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As cobalt prices soar, King’s Bay expands prospects with Newfoundland acquisition

by Greg Klein | February 16, 2017

A name and a commodity that are both objects of feverish attention seem to meet up in Newfoundland, where King’s Bay Gold TSXV:KBG has acquired the Trump Island copper-cobalt property. A 100% option announced February 16 expands the company’s cobalt prospects in Newfoundland, Labrador and Quebec.

Back in 1863 a Cornish miner sunk a six-metre shaft to follow a zone of massive chalcopyrite. He reportedly sent a shipment of high-grade copper-cobalt ore to Wales.

King’s Bay expands cobalt prospects with Newfoundland acquisition

Grab samples collected nearby in 1999 brought historic, non-43-101 results up to 3.8% copper, 0.3% cobalt, 2.9 g/t gold and 10.9 g/t silver.

The initial King’s Bay agenda would call for additional sampling, along with mapping and a local-scale electromagnetic survey on the 200-hectare property. Successful results could bring a summer drill campaign.

Subject to approvals, King’s Bay gets Trump Island for 200,000 shares at a deemed value of $0.195 and a 2% NSR.

The boat-accessible property sits seven kilometres south of Twillingate, a town immortalized in Newfoundland’s unofficial national anthem.

In Labrador, meanwhile, King’s Bay has airborne EM planned for its Lynx Lake copper-cobalt project, where grab samples have shown non-43-101 results up to 1.39% copper, 0.94% cobalt and 0.21% nickel, as well as chromium, molybdenum and vanadium values. Last month the company expanded Lynx Lake from about 2,000 hectares to approximately 24,000 hectares.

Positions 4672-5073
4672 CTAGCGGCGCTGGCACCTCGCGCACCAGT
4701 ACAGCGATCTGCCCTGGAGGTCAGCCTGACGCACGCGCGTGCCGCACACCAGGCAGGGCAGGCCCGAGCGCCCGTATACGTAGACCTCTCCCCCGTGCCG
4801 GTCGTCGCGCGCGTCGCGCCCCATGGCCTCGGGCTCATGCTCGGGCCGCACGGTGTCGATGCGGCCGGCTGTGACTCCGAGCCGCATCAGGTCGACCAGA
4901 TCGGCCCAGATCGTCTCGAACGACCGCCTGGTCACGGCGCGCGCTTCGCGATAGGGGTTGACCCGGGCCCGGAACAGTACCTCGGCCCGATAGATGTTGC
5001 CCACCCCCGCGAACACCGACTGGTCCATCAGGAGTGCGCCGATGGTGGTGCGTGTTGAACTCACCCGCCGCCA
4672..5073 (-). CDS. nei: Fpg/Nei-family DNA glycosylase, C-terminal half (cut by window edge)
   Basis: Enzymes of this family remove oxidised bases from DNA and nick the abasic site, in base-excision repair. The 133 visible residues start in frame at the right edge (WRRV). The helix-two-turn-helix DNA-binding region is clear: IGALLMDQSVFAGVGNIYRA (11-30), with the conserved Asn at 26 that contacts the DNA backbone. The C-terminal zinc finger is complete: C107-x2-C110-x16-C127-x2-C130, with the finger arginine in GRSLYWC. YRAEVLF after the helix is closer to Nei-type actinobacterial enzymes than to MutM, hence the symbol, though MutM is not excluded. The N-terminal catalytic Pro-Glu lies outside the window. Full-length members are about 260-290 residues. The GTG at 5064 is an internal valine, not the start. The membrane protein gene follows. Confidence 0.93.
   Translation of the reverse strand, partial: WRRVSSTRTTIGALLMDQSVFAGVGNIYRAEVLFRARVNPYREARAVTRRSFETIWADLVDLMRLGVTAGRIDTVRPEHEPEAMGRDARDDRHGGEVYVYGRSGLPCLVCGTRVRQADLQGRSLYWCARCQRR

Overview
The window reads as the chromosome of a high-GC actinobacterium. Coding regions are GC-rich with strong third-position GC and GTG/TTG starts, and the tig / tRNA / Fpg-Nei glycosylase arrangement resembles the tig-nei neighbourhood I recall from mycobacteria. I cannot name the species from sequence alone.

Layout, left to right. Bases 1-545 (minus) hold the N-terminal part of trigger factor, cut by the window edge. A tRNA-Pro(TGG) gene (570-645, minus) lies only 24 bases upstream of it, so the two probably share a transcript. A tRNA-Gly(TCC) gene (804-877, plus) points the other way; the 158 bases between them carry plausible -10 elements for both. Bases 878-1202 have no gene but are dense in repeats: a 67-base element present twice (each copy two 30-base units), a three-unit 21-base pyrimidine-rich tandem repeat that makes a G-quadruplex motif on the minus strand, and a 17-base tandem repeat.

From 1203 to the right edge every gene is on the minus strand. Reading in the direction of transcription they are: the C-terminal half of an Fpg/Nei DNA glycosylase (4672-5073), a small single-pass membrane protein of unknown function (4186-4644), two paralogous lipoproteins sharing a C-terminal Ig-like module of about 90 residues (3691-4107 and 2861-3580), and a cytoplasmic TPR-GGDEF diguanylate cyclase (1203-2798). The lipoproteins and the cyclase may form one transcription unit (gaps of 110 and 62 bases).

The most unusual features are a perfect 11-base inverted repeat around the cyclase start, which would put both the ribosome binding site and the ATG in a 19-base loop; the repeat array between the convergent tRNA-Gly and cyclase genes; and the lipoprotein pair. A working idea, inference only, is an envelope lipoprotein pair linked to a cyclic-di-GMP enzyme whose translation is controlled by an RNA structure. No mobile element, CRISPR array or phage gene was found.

Earlier this month King’s Bay picked up three cobalt projects in Quebec. The company closed a $938,752 private placement in January.

The acquisitions come as cobalt prices continue their meteoric rise, hitting six-year highs up to $20 a pound, reported MetalBulletin.com. That represents an approximately 50% increase since September, according to Reuters. Stating that many traders are hoarding the metal, Reuters predicted a supply deficit this year “exacerbated by an insecure supply chain. Almost 60% of the world’s cobalt lies in politically risky Democratic Republic of Congo.”

See an infographic about cobalt.

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